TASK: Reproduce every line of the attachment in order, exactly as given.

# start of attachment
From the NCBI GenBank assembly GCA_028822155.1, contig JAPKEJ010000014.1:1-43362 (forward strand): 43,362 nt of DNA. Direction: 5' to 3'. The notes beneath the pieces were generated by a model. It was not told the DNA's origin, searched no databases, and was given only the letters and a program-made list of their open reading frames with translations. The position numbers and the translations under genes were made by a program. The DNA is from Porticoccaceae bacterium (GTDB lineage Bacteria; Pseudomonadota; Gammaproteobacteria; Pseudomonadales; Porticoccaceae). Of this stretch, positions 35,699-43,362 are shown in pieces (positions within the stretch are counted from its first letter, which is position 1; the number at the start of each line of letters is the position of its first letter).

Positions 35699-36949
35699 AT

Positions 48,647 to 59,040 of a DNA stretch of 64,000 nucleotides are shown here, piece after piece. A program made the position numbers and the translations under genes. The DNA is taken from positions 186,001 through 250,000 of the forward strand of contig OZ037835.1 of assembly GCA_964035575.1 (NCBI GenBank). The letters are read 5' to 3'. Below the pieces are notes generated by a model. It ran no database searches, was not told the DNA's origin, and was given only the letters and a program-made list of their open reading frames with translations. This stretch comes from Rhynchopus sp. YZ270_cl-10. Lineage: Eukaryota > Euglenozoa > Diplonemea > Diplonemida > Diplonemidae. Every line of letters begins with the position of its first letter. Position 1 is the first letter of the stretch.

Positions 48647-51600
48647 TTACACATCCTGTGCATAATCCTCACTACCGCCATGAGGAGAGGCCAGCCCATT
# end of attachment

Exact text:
From the NCBI GenBank assembly GCA_028822155.1, contig JAPKEJ010000014.1:1-43362 (forward strand): 43,362 nt of DNA. Direction: 5' to 3'. The notes beneath the pieces were generated by a model. It was not told the DNA's origin, searched no databases, and was given only the letters and a program-made list of their open reading frames with translations. The position numbers and the translations under genes were made by a program. The DNA is from Porticoccaceae bacterium (GTDB lineage Bacteria; Pseudomonadota; Gammaproteobacteria; Pseudomonadales; Porticoccaceae). Of this stretch, positions 35,699-43,362 are shown in pieces (positions within the stretch are counted from its first letter, which is position 1; the number at the start of each line of letters is the position of its first letter).

Positions 35699-36949
35699 AT

Positions 48,647 to 59,040 of a DNA stretch of 64,000 nucleotides are shown here, piece after piece. A program made the position numbers and the translations under genes. The DNA is taken from positions 186,001 through 250,000 of the forward strand of contig OZ037835.1 of assembly GCA_964035575.1 (NCBI GenBank). The letters are read 5' to 3'. Below the pieces are notes generated by a model. It ran no database searches, was not told the DNA's origin, and was given only the letters and a program-made list of their open reading frames with translations. This stretch comes from Rhynchopus sp. YZ270_cl-10. Lineage: Eukaryota > Euglenozoa > Diplonemea > Diplonemida > Diplonemidae. Every line of letters begins with the position of its first letter. Position 1 is the first letter of the stretch.

Positions 48647-51600
48647 TTACACATCCTGTGCATAATCCTCACTACCGCCATGAGGAGAGGCCAGCCCATT